A Conversation with Catia Simões
Catia! How do you feel when you are alone in a room?
Alone in an empty room, I feel extremely anxious, but when I am in a room with furniture, pictures, papers, I like to observe everything. I wonder what’s inside the furniture, what I’ll find if I dare open that drawer or that closed door. I always have the feeling that I will come across something very revealing or very funny haha I don’t go around opening random doors and drawers out there, it’s just a feeling. Also, I don’t think I’d actually find anything revealing, but maybe funny. A photograph that would make me laugh?! I don’t know.
This feeling of melancholy, does that come from your attachments to the past and its memories?
This question caught me by surprise. Maybe because I was afraid to answer it. I confess that as soon as I read I felt my heart racing. Much of this feeling of melancholy is related to my past. To be more honest, about my childhood. I had a very confused childhood and carry with me until this day many questions that were not answered. The pain does not come only from the questions that have not been answered or from the things I have gone through that I do not understand why, after all, we all carry questions without answers or that have not been answered completely. However, that changes when the only person you would redirect those questions is no longer here. And it’s not about any person, it’s someone who’s very important to you and who died with all those answers. I will not lie, there are days that living with so many questions about my childhood is not easy. But what scares me the most is knowing that I will die without having these answers. (Despite the tears in my eyes I do not want to sound dramatic, but that question really touched with me).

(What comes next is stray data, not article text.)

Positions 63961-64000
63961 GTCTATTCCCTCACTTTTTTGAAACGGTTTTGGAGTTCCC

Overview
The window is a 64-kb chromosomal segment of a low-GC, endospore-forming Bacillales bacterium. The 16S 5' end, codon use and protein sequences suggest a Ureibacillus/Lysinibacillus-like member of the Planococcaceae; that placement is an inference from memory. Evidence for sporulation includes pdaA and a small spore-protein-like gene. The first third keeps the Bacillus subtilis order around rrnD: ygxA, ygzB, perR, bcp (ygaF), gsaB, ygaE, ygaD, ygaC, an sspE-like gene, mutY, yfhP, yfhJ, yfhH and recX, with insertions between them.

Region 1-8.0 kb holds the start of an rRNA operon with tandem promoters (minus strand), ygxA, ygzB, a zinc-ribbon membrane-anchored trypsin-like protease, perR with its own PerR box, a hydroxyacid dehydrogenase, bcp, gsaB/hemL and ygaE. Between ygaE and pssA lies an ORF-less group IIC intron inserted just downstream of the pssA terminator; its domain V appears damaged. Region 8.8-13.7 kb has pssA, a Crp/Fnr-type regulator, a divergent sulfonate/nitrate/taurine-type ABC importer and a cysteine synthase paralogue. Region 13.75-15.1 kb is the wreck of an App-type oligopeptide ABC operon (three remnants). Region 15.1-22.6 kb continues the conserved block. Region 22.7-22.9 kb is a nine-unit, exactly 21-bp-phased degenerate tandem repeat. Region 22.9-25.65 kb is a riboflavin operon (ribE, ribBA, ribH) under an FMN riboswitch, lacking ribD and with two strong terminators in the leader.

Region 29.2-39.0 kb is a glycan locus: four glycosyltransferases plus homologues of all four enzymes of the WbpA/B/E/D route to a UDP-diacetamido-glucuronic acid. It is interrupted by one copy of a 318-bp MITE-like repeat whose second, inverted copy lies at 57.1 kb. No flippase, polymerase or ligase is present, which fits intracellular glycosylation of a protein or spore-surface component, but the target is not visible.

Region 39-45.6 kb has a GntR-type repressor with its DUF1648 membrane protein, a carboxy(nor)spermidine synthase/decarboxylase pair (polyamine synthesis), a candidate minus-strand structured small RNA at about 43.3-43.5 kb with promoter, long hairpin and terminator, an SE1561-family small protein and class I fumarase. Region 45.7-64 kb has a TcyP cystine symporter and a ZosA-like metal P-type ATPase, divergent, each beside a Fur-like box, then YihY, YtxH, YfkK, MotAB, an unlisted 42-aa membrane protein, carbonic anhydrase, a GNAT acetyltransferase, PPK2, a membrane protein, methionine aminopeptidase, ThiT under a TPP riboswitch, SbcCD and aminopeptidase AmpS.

I am sure it gets almost exhausting - even where there’s a pool of emotion to swim in, it can become a drowning experience. Don’t you think?
I agree and I know this feeling. I’ve lost count. But I’m not afraid of this experience anymore. When an explosion of feelings happen I usually take pictures and it is in these moments of suffocation that I create the photographs that I fall mostly in love with. I fall in love with the honesty and transparency of these photos and it is through the photography that I calm down and I get back to the shallow waters.
Now, I see that there’s a longing to love and be loved - and you have expressed that beautifully through your work. I understand that in the beginning longing is a tension - and a freedom in the end. Can you tell us about where you are on this journey?
I believe I’m at the beginning of this journey. I still have a lot to learn about loving and being loved even though I feel loved by people close to me and the people I’ve had the pleasure of knowing through photography who share the same feelings as I do. Even so, when that feeling is initiated by me it’s still pretty confusing because no matter how much I want or try I cannot express myself. This is all a reflection of my childhood. I do not know how to handle losses. I love, but the fear of losing special people sometimes becomes greater than love itself. I often prefer to avoid deepening ties. It’s not easy for anyone to lose someone special. Maybe I’m still stuck in the feeling of longing. That means I have a lot to evolve yet.
With that, can you talk to us about your process of making your self-portraits? Is there an idea or a feeling you begin with?